So, yes, we are able to put capital to work, but tilted more heavily to the debt side of the house and tilted very specifically to certain opportunities on the equity side, such as data centers and alternative property types.
WMRE: Looking at your equity strategies first. How has that strategy changed or shifted in the last 12 months?
Indy Karlekar: We’ve really taken the view over the last 12 months, even longer, that the core markets were something that were not of great interest to us given where values and capitalization rates had gone. We were not really active participants in core markets on the equity side of the house. We were doing primarily ground-up development in industrial and residential. That has continued, but on a more selective basis.
Where we focus a lot of our attention on the equity side is on the niche properties. We have started to allocate more capital towards data centers, manufactured housing, single-family rentals and self-storage. That has been a pretty significant shift within our equity strategy as we’ve really embraced the niche property types within our equity portfolios. We have stayed away from investing in core strategies as much as possible, because we remain of the view that core values are probably where the most challenges are going to come in the next 12 to 18 months because of higher cost of debt and the slowing economy, i.e. that’s where we believe repricing risk is the greatest.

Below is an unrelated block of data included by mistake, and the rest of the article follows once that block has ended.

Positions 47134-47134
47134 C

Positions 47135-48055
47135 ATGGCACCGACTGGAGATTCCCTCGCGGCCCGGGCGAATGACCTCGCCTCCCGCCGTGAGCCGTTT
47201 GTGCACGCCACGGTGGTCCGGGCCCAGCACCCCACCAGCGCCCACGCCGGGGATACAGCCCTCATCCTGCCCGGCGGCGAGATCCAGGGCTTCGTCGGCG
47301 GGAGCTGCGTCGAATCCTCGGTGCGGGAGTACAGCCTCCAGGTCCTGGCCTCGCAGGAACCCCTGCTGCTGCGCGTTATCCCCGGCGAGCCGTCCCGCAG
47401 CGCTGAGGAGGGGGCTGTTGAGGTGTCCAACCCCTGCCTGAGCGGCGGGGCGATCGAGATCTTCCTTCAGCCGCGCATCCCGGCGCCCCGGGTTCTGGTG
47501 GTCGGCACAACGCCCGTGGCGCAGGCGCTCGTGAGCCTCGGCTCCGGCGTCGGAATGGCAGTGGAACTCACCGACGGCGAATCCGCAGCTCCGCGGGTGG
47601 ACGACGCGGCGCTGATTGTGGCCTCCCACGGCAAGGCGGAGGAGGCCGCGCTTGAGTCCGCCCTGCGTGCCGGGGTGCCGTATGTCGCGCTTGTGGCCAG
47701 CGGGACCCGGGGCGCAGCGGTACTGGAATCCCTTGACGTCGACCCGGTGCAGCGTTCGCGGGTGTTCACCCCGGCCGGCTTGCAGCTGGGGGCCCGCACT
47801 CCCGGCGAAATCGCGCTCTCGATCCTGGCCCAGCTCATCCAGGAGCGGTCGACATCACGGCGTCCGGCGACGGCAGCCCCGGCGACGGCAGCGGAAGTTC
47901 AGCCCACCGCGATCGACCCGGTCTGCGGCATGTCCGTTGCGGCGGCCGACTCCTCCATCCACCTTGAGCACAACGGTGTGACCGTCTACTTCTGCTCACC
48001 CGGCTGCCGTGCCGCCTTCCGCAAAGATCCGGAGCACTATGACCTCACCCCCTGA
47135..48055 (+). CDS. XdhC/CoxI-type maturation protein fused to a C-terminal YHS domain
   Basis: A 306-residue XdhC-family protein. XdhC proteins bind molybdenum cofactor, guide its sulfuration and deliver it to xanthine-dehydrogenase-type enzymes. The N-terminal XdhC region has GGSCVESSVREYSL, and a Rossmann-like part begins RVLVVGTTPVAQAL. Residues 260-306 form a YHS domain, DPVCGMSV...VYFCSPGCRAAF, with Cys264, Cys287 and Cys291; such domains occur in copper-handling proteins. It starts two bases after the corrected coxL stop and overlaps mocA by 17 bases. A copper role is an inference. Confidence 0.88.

WMRE: Everyone is focused on the Sun Belt these days. Are you focused on any particular geographic markets in the U.S.?
Indy Karlekar: We actually have a thematic strategy that we’ve been putting in place and investing alongside for the last four or five years. It identifies four or five key structural drivers of growth in the U.S. around the thematics of demographics, innovation, technology and globalization-led industries. We call this our “digital playbook.” We believe that any market that has some exposure to one of these thematics benefits the properties and markets around them.
Some of that framework has been found in the Sun Belt, because they have really good demographics and pretty good job growth in the more value-added parts of the industry, but it doesn’t preclude us from investing in the traditional powerhouses like San Francisco or New York given some of the elements of digital that exist there. We continue to see opportunities around the Bay Area, for example, and San Diego for life sciences and manufactured housing. We think this thematic strategy will continue to pay dividends for us over the long run.